By Clare Jerrom, Nicola Barry and Alex
Pupil, 13, put on sex offender list
A 13-year-old boy became one of the youngest entries on the sex
offenders register yesterday after he admitted assaults on two
girls and a woman.
The schoolboy who carried out four attacks in a school uniform
within a week in April in Lewisham, south London, stalked his
victims, forced his way into their homes and assaulted them.
Judge Graham Boal at the Old Bailey placed the boy on a
three-year supervision order so that he can receive treatment at a
centre for sex offenders.
Source:- The Times Saturday 19 October page 7
New loyalty pledge to be imposed on head of
The government was criticised last night after it insisted that
the new chairperson of the independent race relations watchdog
should agree to a “loyalty” pledge to the home secretary.
The responsibilities for the new chairperson of the commission
for racial equality was set out in a document that stated the
organisation’s policies must not clash with those of the home
Race relations experts said the government risks undermining the
commission’s credibility with ethnic minority communities by
making it appear too close to it.
Source:- The Guardian Saturday 19 October page 1
Death threat pupils move on
The two pupils who were expelled from Glyn School in Epsom,
Surrey, for making death threats to a PE teacher have both agreed
to attend other schools.
Source:- The Guardian Saturday 19 October page 6
Woman, 71, died of thirst because carer couldn’t
A woman in a home for older people died of thirst after the
deputy manager failed to record that she was suffering from
Alzheimer’s disease because she could not spell it.
A pathologist told an inquest that Edith Pyett, aged 71, had
suffered the worst case of dehydration he had seen.
Pyett had been in the Belmont Care Centre in Eastbourne for a
week. The home’s deputy manager Annette Ducille-Horton
admitted failing to enter Pyett’s Alzheimer’s disease
in her care plan.
Pyett was unable to eat or drink without assistance and the
omission in the care plan meant staff did not realise the severity
of Pyett’s problems or understand her needs.
The jury returned a verdict of death by dehydration, aggravated
Independent Saturday 19 October
Maxine Carr in dash to hospital
Maxine Carr was rushed to hospital from prison on Saturday night
following reports that she has been suffering depression and an
The woman accused of perverting the course of justice in the
murders of Holly Wells and Jessica Chapman was taken to the
Whittington hospital, north London, from Holloway prison where she
is being held on remand.
A hospital spokesperson said Carr was on a ward and not in an
intensive care unit, and her condition was described as
Carr was questioned over night by Cambridgeshire police last
week and returned to prison on Friday.
She is referred to as a “2052 case” which means she is seen as a
threat to herself. She has been on 24-hour suicide watch since
arriving at the prison and there have been reports that she is
suffering from depression and bulimia.
Source:- The Sunday Times 20 October page 3
Child porn swoop targets 90 police
Care workers, police officers and teachers are among the
hundreds of welfare professionals identified as ‘extremely
high-risk’ paedophiles by an investigation into internet
More than 7,000 names of UK subscribers to an American based
child porn website were passed on from US authorities. The police
examined the subscribers and found many worked with children.
Investigators now believe that as many as 90 police officers
have so far been identified from an initial trawl of 200 of the
British names found in the US.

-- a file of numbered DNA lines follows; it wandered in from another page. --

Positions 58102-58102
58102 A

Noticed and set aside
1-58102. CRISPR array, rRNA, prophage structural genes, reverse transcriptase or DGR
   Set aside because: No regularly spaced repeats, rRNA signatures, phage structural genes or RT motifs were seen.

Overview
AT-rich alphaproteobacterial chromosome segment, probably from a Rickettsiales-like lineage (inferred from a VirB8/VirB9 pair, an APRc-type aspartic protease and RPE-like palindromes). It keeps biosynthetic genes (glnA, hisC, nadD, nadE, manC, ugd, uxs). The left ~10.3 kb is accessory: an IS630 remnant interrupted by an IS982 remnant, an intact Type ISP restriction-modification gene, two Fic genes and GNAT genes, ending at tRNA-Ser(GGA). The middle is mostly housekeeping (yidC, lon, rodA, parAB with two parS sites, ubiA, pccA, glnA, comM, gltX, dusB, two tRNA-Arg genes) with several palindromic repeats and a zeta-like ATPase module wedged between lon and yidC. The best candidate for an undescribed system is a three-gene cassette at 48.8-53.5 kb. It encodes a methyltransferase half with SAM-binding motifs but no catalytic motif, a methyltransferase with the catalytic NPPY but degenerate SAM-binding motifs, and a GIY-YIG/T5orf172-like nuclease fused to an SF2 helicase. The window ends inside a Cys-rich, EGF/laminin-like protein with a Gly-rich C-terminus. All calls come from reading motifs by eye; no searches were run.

Source:- The Observer Sunday 20 October page 1
Road death risk higher for deprived
Children in deprived areas are three times more likely to be
knocked down by a car than those in more affluent areas, a report
will reveal tomorrow.
Britain has one of Europe’s worst records for child
pedestrian accidents with more than 100 children killed on the
streets every year.
The ‘Streets Ahead’ report reveals more than a
quarter of the 16,000 child pedestrian casualties every year happen
in the most deprived tenth of the country.
The report said this was due to many of the deprived areas being
in inner cities where traffic is heaviest, but also because
deprived children often do not have playgrounds or gardens and are
likely to play in the streets.
Source:- The Observer Sunday 20 October page 16
Birds threaten base for asylum seekers
The government’s plans to open an accommodation centre for
asylum seekers in Worcestershire could be threatened after
protected birds have been spotted nesting on the proposed site.
Birdwatchers have seen barn owls and skylarks at Throckmorton
airfield near Pershore, and both species are protected by European
directives and the Wildlife and Countryside Act. This makes it an
offence to disturb their nests during the nesting season.
Head of planning at Wychavon district council, Jack Hegarty said
the bird’s presence was a serious obstacle to the home office
plan and could de-rail it.
Source:- The Sunday Telegraph 20 October page 11
Crisis over vetting in children’s
Children’s hospitals face similar problems to those
encountered by schools last month as dozens of newly employed
nurses are having to wait up to five months for their criminal
record check before they can begin work.
The worst hit hospitals believe the understaffing is having an
impact on children. Up to 100 paediatric nurses have been forced to
wait before starting new jobs, and hundreds more cannot work alone
with young patients because the Criminal Records Bureau cannot keep
up with the demand for checks.
The Royal College of Paediatrics and Child Health called on the
government last night to intervene to prevent the problems
Source:- The Sunday Telegraph 20 October page 18
Stop jailing mentally ill, says prison
The head of the Prison Service has condemned the jailing of
thousands of people with mental health problems “shameful” this
week saying they needed treatment instead.
Martin Narey said that vulnerable prisoners with psychological
illnesses and at risk of suicide, were his “biggest single worry”
and created an “overwhelming burden” on prison staff.
“Care in the community has now become care in custody,” he
Source:- Independent on Sunday 20 October page 17
Nagging experts put families under pressure
Family experts and politicians are undermining the confidence of
parents in their ability to raise happy, healthy children, a
leading parenting charity claims today.
Chief executive of National Family and Parenting Institute, Mary
MacLeod, said that dire warnings about the pitfalls of different
styles of discipline or child rearing had produced a crisis of
confidence among many parents.
“I think that the constant stream of headlines from research
that this or that is bad for kids does affect parents. It certainly
affects me,” MacLeod said.
Source:- The Times Monday 21 October page 7
Men need extra time off for childcare